Mississauga mayor says $50-million soccer stadium shouldn’t be built if it will jeopardize other projects
Published October 20, 2021 at 8:57 am
A new major soccer stadium in Mississauga will cost $50 million, a price too steep for Mayor Bonnie Crombie unless the money can be found in places that won’t jeopardize the city’s most pressing infrastructure needs.
In an interview yesterday afternoon with insauga.com publisher Khaled Iwamura, Crombie said while she knows “there’s a lot of excitement about a soccer stadium,” she doesn’t want such a facility built at the expense of current infrastructure plans, such as development of a new Port Credit Marina.
“I just don’t want to saddle my city with debt, because these big stadiums end up being white elephants,” she said, before somewhat softening her position. “(But) I know it would be a great venue to have, as long as it was funded.”
Directed several weeks ago by councillors to once again study the feasibility of a major soccer stadium they say could host large national tournaments and would be a potential sports tourism gold mine, City of Mississauga staff said this week the undertaking would cost about $50 million.
Beyond the tourism and financial benefits, several councillors say, Mississauga’s soccer community badly needs a landmark facility, which, if approved, could be built on City-owned land off of Ninth Line in the northwest corner of the city.
Additionally, a new stadium could bring a Canadian Premier League (CPL) expansion team to the city.
In earlier discussion, councillors Carolyn Parrish (Ward 5) and Pat Saito (Ward 9), proponents of a new soccer stadium, pointed to the Ontario government as a potential source of major funding.
They said the City should move quickly to determine if Mississauga is eligible for Ontario sports and tourism grants being made available in the next year or so.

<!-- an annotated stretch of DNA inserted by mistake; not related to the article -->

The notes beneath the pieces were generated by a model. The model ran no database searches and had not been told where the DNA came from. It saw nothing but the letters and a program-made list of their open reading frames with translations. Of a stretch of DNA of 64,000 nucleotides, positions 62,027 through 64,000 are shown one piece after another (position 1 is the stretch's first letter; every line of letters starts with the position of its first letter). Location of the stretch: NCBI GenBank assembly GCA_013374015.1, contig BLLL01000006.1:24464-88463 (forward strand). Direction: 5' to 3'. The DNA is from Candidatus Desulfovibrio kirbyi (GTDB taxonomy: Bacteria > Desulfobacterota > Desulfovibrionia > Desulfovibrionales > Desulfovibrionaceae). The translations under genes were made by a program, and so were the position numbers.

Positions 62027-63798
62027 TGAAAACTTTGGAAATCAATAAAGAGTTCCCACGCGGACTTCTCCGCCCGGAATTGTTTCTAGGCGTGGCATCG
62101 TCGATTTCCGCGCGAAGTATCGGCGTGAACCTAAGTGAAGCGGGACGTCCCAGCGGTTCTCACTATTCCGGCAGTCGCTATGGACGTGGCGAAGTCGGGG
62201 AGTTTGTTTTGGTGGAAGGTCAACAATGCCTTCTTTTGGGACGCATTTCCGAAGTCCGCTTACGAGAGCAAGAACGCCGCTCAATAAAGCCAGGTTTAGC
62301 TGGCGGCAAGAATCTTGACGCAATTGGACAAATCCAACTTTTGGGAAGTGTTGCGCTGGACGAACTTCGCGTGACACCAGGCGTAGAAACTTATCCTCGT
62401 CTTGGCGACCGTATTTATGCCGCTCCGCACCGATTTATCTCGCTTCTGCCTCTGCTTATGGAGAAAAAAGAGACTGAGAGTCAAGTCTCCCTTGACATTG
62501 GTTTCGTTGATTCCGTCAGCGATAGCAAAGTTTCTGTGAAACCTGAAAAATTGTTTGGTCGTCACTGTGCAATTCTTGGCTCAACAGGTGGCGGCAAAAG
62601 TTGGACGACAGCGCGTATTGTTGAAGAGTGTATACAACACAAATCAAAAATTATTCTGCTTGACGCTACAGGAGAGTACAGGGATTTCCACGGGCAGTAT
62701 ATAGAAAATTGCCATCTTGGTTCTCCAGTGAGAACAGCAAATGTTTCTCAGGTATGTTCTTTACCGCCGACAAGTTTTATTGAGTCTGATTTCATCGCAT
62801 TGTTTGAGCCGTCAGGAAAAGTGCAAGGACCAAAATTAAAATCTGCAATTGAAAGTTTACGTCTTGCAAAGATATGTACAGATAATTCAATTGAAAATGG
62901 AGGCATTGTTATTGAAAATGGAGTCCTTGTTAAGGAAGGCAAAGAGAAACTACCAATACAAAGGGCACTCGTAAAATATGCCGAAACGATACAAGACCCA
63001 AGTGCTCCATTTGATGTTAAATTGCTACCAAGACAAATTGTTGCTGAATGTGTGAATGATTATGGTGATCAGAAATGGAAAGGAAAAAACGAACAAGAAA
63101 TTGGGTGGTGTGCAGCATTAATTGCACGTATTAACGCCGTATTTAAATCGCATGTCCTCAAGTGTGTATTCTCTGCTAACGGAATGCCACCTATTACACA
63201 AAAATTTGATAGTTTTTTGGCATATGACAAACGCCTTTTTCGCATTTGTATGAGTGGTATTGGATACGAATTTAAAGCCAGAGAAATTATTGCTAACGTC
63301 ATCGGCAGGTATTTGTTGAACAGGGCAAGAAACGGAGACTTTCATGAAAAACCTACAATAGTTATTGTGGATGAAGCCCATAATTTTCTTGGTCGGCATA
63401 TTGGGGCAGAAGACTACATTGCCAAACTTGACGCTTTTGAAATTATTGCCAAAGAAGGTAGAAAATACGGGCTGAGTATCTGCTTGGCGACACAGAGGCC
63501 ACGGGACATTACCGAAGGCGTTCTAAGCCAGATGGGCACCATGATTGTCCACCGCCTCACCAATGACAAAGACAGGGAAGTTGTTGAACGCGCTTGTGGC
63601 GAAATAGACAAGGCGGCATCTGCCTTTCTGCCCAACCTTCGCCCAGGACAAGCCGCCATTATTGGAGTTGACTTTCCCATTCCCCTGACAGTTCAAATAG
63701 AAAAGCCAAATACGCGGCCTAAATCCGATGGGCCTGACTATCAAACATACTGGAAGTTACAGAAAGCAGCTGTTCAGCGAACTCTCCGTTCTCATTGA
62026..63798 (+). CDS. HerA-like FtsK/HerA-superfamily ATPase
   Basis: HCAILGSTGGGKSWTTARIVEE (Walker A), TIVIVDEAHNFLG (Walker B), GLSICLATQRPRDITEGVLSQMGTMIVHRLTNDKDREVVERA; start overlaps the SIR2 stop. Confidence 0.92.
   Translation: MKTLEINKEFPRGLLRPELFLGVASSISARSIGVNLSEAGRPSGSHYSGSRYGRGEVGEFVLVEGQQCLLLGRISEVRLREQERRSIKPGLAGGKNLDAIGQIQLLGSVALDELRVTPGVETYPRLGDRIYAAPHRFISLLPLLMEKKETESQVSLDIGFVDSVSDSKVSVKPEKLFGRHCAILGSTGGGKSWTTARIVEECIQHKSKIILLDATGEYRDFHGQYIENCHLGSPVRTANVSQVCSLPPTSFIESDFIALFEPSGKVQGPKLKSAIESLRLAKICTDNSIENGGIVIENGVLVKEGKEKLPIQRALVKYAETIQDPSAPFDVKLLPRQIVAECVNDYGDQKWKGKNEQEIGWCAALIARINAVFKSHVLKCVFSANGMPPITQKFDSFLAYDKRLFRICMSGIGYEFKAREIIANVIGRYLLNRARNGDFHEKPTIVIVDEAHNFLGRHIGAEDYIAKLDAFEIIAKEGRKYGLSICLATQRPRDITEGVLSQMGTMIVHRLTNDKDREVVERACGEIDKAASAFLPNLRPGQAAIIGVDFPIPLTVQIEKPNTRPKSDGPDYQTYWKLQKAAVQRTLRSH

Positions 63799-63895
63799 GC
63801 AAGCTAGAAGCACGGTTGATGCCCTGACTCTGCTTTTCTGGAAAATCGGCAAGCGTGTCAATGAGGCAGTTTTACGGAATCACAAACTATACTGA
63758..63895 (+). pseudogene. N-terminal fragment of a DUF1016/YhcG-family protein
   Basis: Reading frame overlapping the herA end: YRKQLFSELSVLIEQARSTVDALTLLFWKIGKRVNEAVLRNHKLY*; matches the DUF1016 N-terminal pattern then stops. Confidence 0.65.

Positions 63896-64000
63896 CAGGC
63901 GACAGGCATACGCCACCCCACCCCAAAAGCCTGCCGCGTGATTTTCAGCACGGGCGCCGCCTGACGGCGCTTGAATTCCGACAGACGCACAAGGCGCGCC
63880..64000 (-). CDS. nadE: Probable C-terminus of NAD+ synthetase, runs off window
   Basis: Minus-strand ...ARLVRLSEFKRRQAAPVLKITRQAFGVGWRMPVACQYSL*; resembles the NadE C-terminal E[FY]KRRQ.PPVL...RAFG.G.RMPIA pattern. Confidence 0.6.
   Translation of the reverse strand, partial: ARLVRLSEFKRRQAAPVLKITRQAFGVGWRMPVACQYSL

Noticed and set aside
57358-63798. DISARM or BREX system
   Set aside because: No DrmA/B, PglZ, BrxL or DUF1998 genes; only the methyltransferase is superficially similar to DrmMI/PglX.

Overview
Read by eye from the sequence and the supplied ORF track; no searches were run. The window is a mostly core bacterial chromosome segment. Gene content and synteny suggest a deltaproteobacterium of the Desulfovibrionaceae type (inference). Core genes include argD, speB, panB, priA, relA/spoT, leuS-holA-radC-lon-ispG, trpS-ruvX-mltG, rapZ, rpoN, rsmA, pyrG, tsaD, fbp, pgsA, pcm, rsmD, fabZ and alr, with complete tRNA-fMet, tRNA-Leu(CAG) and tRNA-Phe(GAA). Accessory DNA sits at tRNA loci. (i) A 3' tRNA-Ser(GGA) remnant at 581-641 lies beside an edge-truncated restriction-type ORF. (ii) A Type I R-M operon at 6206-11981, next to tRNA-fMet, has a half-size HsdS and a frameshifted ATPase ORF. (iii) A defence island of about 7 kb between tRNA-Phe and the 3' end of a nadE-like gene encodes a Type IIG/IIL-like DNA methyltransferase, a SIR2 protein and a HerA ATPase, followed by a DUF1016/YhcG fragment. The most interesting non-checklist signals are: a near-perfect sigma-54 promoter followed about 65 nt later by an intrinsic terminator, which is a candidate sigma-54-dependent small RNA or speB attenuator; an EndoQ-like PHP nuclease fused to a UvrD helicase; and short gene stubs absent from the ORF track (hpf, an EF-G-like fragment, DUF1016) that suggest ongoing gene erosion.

“This is the time we need to really move on this and at least have a plan so we can apply for some of that funding,” Saito said earlier. “I continue to hear again from the larger soccer organizations (in Mississauga) of what their needs are, and today we are not able to meet those needs for significant games. It’s all going to Vaughan. That’s the problem. Vaughan has the most amazing fields and we are losing out on huge sports tourism opportunities, particularly to Vaughan, and other municipalities.”
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Meanwhile, members of Mississauga’s soccer community who’ve been pushing for a CPL expansion team have had their hopes reignited now that the city is revisiting plans for a stadium.
Rob Ditta, co-founder of Sauga City Collective (SCC), a group formed in 2017 in an effort to have Mississauga included in the CPL’s inaugural season eight-team lineup in 2019, said earlier that soccer groups in the city are excited once again to be having conversations about a new stadium and the possibility of a pro team.
“A new stadium and club to represent Mississauga in a national league would be something truly special if it’s done correctly,” he said. “Mississauga has always been a soccer city. The number of people registered in league programs, academies, playing on local fields, at indoor facilities, is enormous and represents the love of the sport by the people who call this place home.”
The CPL, Canada’s top soccer league, has indicated it would like to double its membership to 16 teams by 2026, when Canada will be the site of 10 FIFA World Cup games as part of the United States-hosted tournament.
Ditta said Mississauga’s chances of getting a CPL team have always hinged on the city’s willingness to build a stadium to meet league standards and having an ownership team capable of operating the club.
In addition to Mississauga, Ontario sites on the CPL expansion radar include Niagara, Kitchener-Waterloo, Durham and Barrie.
Ward 4 Councillor John Kovac, who along with Saito introduced a motion at Council in April 2018 to study the feasibility of building a major soccer stadium, has said he’s cautiously optimistic about both a stadium and CPL expansion team.insauga's Editorial Standards and Policies